Aldo Giorgini (March 15, 1934 – October 1994) was an Italian artist and a pioneer in computer graphics. He is the father of music producer Mass Giorgini.
Giorgini was born in Voghera, in the province of Pavia (northern Italy). He was a high school classmate of fashion designer Valentino, who was also a student of design of Ernestina Salvadeo, Giorgini's maternal aunt.
Formally trained by Italian futurist painter-sculptor Ambrogio Casati, Giorgini stayed on with his mentor as an apprentice, and assisted in the restoration of classic works by old masters damaged during the Second World War. Simultaneously attending university coursework outside of his work in the arts, Giorgini earned a doctorate in Mechanical Engineering from Politecnico di Torino before travelling to the United States on a Fulbright Scholarship. There, Giorgini earned a second doctorate, this time a Ph.D. in Civil Engineering from Colorado State University, and accepted a professorial position in the School of Civil Engineering at Purdue University in West Lafayette, Indiana. He moved to Lafayette, Indiana, on 22 December 1968.
At Purdue University, he won several awards and distinctions as an outstanding teacher of fluid mechanics and engineering mathematics at the graduate and undergraduate levels. He regularly included aesthetics lectures in his engineering courses, saying that "to be technical and scientific does not preclude a concern for the beauty and art of image and form. Architecture and engineering both occupy the same continuum: mathematics can be beautiful, and shapes can be useful."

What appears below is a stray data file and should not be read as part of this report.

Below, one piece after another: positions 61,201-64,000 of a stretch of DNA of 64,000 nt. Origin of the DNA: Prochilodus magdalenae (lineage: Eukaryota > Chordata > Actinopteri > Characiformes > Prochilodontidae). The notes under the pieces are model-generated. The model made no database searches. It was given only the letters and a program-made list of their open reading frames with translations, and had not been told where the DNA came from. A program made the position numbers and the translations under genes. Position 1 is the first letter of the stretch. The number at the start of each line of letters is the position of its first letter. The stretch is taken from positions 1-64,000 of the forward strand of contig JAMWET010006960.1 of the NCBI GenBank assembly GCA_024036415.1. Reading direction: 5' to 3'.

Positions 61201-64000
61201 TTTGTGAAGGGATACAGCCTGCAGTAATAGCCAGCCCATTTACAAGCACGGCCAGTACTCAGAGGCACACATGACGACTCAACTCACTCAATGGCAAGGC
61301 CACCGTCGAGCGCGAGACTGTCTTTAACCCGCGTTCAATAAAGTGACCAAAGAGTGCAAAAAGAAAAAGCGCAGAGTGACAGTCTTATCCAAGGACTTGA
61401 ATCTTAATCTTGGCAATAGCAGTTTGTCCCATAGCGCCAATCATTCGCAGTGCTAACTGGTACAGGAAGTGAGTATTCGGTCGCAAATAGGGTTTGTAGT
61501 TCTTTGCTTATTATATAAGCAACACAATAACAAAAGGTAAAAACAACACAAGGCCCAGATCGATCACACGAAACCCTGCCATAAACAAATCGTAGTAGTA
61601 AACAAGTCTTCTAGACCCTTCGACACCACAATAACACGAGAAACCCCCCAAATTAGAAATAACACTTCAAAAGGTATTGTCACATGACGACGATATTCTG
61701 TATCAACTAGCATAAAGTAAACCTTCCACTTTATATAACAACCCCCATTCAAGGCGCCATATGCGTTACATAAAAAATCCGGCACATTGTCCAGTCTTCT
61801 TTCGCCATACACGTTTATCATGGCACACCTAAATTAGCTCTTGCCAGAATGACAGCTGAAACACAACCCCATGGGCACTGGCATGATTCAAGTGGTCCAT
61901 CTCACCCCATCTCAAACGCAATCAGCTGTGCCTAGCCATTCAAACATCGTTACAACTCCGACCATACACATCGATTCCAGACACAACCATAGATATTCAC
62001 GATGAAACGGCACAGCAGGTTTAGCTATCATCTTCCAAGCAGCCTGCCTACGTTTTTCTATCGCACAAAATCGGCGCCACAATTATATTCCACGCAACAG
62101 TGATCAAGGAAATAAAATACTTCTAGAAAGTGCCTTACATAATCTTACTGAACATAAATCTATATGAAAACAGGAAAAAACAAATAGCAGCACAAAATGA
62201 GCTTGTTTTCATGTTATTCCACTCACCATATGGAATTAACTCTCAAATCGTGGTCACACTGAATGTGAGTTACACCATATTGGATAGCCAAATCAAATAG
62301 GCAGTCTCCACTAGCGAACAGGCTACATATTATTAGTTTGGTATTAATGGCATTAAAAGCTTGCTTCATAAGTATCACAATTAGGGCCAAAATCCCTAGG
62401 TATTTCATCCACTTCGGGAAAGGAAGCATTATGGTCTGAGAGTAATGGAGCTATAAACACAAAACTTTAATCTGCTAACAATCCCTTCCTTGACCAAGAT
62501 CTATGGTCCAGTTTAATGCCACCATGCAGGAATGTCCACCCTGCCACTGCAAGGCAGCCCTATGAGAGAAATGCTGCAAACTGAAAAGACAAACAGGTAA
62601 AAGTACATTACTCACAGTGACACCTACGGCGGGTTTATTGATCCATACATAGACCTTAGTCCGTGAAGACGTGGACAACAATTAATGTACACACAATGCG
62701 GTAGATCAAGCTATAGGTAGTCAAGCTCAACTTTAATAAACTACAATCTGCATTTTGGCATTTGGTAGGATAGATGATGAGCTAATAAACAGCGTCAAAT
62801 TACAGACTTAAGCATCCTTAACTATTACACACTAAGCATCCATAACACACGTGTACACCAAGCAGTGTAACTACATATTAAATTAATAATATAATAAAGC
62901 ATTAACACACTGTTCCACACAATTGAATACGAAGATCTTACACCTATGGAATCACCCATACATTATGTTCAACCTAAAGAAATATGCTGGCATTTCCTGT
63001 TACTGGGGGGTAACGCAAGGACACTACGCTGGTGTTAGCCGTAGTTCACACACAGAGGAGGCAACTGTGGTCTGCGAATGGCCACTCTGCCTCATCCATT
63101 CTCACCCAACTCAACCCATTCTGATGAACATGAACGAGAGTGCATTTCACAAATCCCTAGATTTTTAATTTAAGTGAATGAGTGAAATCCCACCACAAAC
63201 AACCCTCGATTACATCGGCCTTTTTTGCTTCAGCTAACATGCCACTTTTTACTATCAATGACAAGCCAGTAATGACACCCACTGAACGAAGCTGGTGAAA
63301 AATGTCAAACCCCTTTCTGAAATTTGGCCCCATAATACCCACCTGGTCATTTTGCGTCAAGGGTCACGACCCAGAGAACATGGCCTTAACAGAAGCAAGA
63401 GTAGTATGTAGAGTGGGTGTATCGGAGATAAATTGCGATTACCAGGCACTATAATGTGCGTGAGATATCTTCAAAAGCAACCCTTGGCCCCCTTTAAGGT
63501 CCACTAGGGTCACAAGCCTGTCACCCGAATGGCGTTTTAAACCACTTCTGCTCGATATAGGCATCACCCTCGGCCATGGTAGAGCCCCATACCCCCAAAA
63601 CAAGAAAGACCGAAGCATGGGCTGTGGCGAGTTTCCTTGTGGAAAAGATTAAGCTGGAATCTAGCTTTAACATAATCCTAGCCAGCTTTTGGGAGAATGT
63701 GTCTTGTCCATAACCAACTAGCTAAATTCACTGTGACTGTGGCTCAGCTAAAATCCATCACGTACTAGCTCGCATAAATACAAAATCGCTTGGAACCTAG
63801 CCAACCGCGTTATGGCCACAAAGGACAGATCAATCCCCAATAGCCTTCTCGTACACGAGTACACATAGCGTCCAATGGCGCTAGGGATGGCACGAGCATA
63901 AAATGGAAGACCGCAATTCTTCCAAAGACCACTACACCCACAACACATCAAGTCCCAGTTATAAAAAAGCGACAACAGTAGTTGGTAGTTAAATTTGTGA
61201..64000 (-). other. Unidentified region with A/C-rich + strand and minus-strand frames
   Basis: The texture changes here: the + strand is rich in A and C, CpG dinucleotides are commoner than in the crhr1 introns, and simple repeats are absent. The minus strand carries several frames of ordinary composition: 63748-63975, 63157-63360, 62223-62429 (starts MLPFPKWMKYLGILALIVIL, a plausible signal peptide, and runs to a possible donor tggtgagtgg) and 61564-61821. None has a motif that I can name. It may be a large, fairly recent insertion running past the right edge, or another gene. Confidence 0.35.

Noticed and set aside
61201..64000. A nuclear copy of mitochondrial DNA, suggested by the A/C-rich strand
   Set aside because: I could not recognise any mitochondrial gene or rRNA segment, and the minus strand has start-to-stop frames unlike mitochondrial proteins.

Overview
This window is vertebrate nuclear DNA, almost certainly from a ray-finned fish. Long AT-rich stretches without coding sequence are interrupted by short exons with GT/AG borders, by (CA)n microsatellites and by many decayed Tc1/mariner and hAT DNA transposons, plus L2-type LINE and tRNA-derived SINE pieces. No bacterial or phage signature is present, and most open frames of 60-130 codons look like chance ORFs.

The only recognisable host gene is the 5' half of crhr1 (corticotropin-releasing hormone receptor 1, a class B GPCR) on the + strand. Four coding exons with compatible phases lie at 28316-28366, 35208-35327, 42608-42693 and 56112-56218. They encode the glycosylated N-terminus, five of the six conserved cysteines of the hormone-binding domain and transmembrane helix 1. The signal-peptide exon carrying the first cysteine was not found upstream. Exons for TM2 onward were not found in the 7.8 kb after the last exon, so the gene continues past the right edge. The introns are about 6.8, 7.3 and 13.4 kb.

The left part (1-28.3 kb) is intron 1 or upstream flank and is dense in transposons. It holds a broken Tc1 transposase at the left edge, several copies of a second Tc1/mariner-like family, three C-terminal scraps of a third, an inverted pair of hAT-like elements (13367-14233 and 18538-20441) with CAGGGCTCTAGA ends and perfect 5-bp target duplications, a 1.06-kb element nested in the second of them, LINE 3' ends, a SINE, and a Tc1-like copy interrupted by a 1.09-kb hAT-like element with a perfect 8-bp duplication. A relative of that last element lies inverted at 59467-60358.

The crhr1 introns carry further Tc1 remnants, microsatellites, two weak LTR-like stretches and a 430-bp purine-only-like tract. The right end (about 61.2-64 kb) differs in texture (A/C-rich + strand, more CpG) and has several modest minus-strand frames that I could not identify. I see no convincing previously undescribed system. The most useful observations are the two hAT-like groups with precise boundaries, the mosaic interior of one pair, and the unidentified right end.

Once established in this new position, Giorgini resumed his artistic work, combining his technical expertise with computers from his engineering training with his background in the visual arts, thereby becoming one of the first computer artists.
His pioneering computer art was generated on the Purdue University mainframe computer (CDC) and printed onto large Mylar sheets using Calcomp printers. Giorgini would then hand-ink the works of art to complete the works he called examples of "computer-aided art".
A childhood prisoner of war in Eritrea himself during World War II, Giorgini often imbued his works with anti-war themes, frequently combining these with critiques of the use of technology for mass destruction. A number of his works are in the permanent collections of the Smithsonian Institution and the Carnegie-Mellon Art Museum.
Aldo Giorgini died in Indianapolis, in October 1994, of brain cancer.